Gloucestershire’s old bridewells

state of the prisons

In 1777, prison reformer John Howard published a work called The State of the Prisons in England and Wales, which gave details of his visits to jails across the country. In Gloucestershire, as well as the old county prison in Gloucester Castle and the Gloucester city prison, then in the Northgate, he also had visited the county’s bridewells. Bridewells (also known as houses of correction) held prisoners who either had been sentenced to a term of imprisonment by a magistrate, or were waiting to be taking to Gloucester for trial at the County Quarter Sessions or Assizes. In 1777, the county’s bridewells were at Lawford’s Gate (Bristol), Berkeley, Cirencester and Winchcombe. There was also a gaol for debtors at St Briavel’s, in the Forest of Dean. Howard’s descriptions of these bridewells give a shocking insight into the terrible conditions in which their inmates were kept.

Lawford’s Gate, in the north-east of Bristol, was built in 1716, and probably had the best conditions out of the county’s bridewells. There were four rooms, each measuring 18 feet by 16 feet, two of which had beds in them, for those prisoners who could afford to pay. There was another small room in which felons (those awaiting trial) slept. There were no chimneys, so it would have been very smoky inside when fires were lit. Outside there was a courtyard, 22 feet by 18 feet, with a water pump. Unfortunately, the courtyard was not secure, so prisoners were always confined in their rooms. Poor prisoners were given an allowance of two pence per day (to buy bread). 572 prisoners in total had been confined there in eight years up to September 1776. On Howard’s first visit on 23 August 1774, there were only 2 inmates. On 8 Dec 1775 there were 8, and on 16 December 1776, there were 6.

At Berkeley, Howard found that the bridewell was “quite out of repair.” There was only one room for both men and women. There was no chimney, no water, and no straw on the floors. The yard was not secure, so prisoners were confined indoors. There was no work for them to do. The old Keeper “lamented the bad effects of close confinement in idleness, upon the health of even young strong Prisoners.” There was no allowance for poor prisoners. When Howard visited Berkeley on 22 August 1774, there had been two male prisoners and one female. On his next visit on 6 December 1775, there were no inmates at all. The Keeper gave Howard a list of his prisoners for the previous four and a half years. Between 1771 and 1774, there had been between 15 and 21 prisoners per year. In 1775, up to the time of the Midsummer Quarter Sessions, there had been 4 prisoners.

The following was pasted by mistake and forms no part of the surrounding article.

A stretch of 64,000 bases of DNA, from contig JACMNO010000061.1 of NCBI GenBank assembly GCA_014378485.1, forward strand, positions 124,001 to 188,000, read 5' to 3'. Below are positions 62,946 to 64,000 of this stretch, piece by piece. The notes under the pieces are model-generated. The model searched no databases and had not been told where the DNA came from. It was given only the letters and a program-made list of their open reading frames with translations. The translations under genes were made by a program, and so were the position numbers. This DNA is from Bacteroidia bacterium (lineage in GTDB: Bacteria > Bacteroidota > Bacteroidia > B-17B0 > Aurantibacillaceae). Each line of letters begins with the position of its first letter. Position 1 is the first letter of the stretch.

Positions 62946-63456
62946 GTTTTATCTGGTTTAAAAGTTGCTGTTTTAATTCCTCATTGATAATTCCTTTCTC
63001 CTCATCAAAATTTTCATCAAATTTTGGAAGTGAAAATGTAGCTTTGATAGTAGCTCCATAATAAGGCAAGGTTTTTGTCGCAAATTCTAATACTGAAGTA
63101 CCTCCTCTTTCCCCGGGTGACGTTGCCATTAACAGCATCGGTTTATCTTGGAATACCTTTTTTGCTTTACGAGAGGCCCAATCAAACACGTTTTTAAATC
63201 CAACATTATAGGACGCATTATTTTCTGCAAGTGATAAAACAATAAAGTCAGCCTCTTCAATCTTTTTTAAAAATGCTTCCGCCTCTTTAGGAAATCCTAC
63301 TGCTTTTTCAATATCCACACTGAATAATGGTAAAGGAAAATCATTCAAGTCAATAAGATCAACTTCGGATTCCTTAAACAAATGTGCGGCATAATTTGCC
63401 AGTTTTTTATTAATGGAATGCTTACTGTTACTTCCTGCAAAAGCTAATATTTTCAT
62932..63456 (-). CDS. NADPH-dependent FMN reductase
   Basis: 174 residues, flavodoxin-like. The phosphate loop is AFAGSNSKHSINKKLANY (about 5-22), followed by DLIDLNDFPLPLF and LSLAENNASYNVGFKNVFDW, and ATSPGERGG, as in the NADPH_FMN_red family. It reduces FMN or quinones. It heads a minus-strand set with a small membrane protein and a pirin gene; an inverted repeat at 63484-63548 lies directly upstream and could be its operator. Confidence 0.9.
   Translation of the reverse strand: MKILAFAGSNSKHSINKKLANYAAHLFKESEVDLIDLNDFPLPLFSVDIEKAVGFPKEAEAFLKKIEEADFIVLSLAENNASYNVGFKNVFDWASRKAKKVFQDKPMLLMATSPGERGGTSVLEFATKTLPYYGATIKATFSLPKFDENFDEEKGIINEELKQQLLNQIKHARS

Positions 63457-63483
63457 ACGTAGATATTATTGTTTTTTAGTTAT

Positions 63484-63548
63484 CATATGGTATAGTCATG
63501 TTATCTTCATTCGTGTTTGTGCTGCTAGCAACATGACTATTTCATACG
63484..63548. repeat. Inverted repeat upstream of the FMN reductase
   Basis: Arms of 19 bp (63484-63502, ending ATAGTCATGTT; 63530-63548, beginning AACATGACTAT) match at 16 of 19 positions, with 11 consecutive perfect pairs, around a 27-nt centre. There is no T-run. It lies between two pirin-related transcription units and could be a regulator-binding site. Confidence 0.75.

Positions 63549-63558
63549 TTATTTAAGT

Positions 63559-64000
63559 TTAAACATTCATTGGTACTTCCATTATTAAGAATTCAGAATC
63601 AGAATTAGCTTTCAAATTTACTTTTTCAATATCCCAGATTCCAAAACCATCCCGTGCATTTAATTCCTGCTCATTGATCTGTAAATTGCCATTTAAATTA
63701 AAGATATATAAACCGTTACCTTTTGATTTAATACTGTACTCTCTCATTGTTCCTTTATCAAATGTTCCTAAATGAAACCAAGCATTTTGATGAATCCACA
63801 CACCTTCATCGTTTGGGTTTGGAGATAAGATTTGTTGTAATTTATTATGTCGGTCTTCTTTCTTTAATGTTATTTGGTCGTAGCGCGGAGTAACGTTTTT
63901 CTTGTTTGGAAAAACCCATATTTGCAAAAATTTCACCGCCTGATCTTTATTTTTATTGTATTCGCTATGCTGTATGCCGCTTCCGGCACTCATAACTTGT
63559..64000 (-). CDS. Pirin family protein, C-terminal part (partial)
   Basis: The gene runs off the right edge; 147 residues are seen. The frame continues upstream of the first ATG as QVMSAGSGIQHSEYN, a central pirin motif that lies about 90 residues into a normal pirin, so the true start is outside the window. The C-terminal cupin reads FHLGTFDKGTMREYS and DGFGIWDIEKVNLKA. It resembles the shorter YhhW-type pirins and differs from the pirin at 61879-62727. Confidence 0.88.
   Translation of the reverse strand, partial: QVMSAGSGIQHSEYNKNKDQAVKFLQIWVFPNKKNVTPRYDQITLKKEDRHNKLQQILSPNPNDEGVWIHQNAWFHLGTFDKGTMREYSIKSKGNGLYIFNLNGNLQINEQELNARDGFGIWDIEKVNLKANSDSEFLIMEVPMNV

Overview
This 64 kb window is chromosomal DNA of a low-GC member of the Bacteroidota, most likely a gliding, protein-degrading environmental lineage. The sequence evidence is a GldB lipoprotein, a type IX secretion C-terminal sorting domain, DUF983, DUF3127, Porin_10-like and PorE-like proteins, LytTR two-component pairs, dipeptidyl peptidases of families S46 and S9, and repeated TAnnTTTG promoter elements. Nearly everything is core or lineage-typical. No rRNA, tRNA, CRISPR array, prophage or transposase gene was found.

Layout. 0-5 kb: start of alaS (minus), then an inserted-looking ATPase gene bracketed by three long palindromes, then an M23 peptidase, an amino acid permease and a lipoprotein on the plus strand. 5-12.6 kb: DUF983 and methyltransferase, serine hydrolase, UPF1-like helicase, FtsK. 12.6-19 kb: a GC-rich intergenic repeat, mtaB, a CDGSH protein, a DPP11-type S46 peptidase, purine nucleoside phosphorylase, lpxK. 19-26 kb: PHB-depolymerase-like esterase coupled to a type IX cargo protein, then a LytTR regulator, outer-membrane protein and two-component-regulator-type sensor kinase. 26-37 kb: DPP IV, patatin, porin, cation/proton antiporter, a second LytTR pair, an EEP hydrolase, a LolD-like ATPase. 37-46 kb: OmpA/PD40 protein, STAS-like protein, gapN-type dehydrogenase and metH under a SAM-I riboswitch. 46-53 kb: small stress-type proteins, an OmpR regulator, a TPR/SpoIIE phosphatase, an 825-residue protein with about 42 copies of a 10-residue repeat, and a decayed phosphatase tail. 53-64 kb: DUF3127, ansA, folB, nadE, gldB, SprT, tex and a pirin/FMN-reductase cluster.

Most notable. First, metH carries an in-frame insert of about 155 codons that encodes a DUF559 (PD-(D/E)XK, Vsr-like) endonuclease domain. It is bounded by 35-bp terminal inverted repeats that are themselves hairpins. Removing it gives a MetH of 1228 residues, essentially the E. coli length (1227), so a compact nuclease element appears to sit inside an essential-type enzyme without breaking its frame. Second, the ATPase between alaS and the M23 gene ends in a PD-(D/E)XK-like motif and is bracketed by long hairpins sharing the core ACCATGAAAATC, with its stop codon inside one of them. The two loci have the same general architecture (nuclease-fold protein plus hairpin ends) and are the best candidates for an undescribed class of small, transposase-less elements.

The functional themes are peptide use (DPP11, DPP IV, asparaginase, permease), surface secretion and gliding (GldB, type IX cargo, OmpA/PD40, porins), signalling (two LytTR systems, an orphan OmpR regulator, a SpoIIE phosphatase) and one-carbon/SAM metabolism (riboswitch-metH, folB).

Howard did not visit Cirencester until 1776. He found that the bridewell consisted of a three-storey building. On the ground floor, the Keeper kept a shop, selling garden seeds, and also had his kitchen. On the first floor there was a room, about 16 feet by 11 feet, where the male prisoners were kept.  On the second floor there was a larger room for women. The whole place was out of repair, and the yard was not secure enough to allow the prisoners to use it. There was no allowance given to inmates, except to the felons who were occasionally committed there. On 4 September 1776, Howard found three prisoners.

Howard also visited  Winchcombe for the first time in 1776. He stated that the bridewell’s prisoners formerly had been kept all together in the cellar, but now they were lodged in the garrets. Men were kept in one and women in the other. Each area was about 14 feet square, but this included the slope down to where the roof and floors met. The tallest area in the middle was eight feet high. There was a glazed window in each, but no chimney, and there was no straw.  The prisoners were always confined to their rooms, because the courtyard was not secure. The whole building was “quite out of repair.” The keeper had a licence to sell beer. Felons were given an allowance of threepence- worth of bread per day. Other prisoners received nothing. On Howard’s visit on 14 December 1776, there were three prisoners: one male felon, and two “women delinquents spinning.”

Howard visited St Briavel’s Gaol for Debtors in December 1775. He stated that the property, which was in the Forest of Dean, belonged to Lord Berkeley. There was no yard, no water and no fire. The conditions in this gaol were perhaps the most shocking, because of the length of time some inmates were kept there. Howard wrote, “One of the two sickly objects I found there, told me had been confined a twelvemonth, and never once out of the dismal room: the other almost as long.” There was an upstairs room for women, but there were none there when Howard visited on 4 December. The keeper had no salary.

When the Gloucestershire Act of 1785 was passed, it provided for the building of four new houses of correction in Gloucestershire, to replace the old bridewells. Lawford’s Gate was rebuilt, but the other jails were closed down completely, and new ones opened in 1791 at Northleach, Horsley and Littledean. Conditions in these new houses of correction may still have been harsh, but at least every prisoner in them was given a bed to sleep on, food to eat, and fresh air in which to exercise.

© Jill Evans 2013

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